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Every other Thursday, we bring you Nicholas Day -- on cooking for children, and with children, and despite children. Also, occasionally, on top of.
Today: A crispy, snackable cracker worth spoiling your dinner for.
I should say that I know getting your child to eat more crackers is not your problem. It is no one’s problem.
Children are born scavengers of carbohydrates. Like squirrels in a barren winter landscape, they can find a day’s worth of calories where you and I see literally nothing to eat. If given crackers as a snack, small children will store them in undisclosed locations -- their rooms, their cheeks, their supplemental cracker-only stomachs -- for processing on non-cracker snack days. This is why, when dinner arrives, they are always mysteriously, maddeningly full.
On the other hand, toddlers can be counted on to say CACKA with such concentrated cuteness that it has made the knees of hardened, cracker-hating men buckle.
And yes, you have to write CACKA in all-caps. It’s the only way toddler speech can be authentically rendered.
Having established that you don’t need any more crackers in your life, this is the part where I suggest that you make crackers yourself.
Because two wrongs make a right, obviously.
Here’s my twisted logic: Making crackers yourself solves your cracker problem, because it follows the only real rule for feeding children, which is that everything that isn’t a good idea becomes a great idea as long as you do it yourself. So although you would counsel your child against consuming an entire box of crackers and then not touching dinner, consuming an entire tray of crackers he helped make would somehow make it all okay.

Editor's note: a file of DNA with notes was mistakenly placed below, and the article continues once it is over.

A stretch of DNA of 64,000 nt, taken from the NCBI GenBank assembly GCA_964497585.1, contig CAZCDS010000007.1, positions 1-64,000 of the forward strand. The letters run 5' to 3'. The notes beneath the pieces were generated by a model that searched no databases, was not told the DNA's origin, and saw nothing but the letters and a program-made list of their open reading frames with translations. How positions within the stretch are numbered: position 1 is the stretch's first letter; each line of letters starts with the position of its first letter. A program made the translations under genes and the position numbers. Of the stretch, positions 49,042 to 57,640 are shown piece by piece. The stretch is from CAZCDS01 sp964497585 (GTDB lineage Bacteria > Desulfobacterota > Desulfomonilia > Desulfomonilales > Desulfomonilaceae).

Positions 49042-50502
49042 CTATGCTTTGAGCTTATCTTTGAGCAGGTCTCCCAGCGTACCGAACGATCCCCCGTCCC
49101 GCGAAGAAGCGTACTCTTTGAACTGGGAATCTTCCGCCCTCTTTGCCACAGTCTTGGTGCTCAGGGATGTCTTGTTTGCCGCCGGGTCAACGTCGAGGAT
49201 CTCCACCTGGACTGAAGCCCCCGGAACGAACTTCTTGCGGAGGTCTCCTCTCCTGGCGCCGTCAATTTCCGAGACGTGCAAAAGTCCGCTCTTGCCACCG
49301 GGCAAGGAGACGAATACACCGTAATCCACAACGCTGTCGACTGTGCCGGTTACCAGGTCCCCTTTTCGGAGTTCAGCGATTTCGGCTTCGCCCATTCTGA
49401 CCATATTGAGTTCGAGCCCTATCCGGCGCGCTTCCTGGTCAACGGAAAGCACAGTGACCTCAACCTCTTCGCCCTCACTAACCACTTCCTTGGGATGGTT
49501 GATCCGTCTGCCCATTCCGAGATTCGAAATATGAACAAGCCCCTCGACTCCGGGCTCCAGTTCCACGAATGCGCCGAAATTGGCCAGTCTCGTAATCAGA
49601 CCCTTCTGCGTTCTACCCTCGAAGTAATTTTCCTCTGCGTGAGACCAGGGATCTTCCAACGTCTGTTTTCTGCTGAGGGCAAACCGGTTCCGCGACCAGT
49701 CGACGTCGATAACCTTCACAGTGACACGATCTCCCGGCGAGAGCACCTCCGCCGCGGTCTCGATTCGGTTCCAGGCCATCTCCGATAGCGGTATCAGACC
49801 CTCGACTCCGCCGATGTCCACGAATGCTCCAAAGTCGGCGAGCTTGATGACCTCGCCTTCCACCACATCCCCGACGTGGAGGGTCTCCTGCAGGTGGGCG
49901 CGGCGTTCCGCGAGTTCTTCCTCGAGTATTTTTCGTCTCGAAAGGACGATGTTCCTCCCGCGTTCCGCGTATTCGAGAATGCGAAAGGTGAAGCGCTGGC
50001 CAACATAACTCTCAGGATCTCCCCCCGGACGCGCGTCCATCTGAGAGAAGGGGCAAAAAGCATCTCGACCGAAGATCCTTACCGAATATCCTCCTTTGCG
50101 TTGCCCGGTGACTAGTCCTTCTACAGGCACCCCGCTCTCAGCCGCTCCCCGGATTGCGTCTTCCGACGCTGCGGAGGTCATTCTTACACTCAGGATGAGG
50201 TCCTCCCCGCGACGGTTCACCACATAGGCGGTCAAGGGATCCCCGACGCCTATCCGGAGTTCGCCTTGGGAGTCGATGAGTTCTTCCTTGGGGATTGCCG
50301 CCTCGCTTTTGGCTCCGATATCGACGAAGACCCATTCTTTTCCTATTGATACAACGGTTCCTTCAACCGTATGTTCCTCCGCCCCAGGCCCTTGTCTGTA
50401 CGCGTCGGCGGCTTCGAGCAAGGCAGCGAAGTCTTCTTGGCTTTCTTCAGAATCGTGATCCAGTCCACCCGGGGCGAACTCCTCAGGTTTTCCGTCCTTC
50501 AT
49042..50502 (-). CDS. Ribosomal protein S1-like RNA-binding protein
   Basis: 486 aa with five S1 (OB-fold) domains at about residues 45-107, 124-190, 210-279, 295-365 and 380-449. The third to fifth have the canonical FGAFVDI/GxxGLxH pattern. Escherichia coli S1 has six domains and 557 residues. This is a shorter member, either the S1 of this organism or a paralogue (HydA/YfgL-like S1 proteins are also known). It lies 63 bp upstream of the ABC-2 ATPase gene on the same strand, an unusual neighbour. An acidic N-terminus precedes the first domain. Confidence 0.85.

Remember: Consistency is the essential element in good parenting.
Making crackers at homes sounds like a project, and it is, sort of. But it is less of a project than bread -- crackers don’t need to rise, for starters -- and homemade bread isn’t considered a masochistic endeavor. It’s just homey. Peter Reinhart, in his Artisan Breads Every Day, says he’s “ready to start a home-baked cracker revolution” -- really, he does -- and although I’m not sure I’d go to the barricades for crackers, I do like his crispy rye and seed crackers a lot. They’re fast and easy, and yes, they’re also crispy, but most importantly, they’re good enough to spoil dinner.
Adapted freely from Artisan Breads Every Day (Ten Speed Press, 2009)
Makes 4 pans of crackers
1/4 cup sunflower seeds
1/4 cup pepitas
3 tablespoons flaxseed
6 tablespoons sesame seeds
1 cup rye flour
3/4 cups white whole-wheat flour
1/3 teaspoon kosher salt (or 1/4 teaspoon salt)
2 tablespoons vegetable oil
1 tablespoon honey
3/4 cups water
Sesame seeds and poppy seeds for garnish
Photos by James Ransom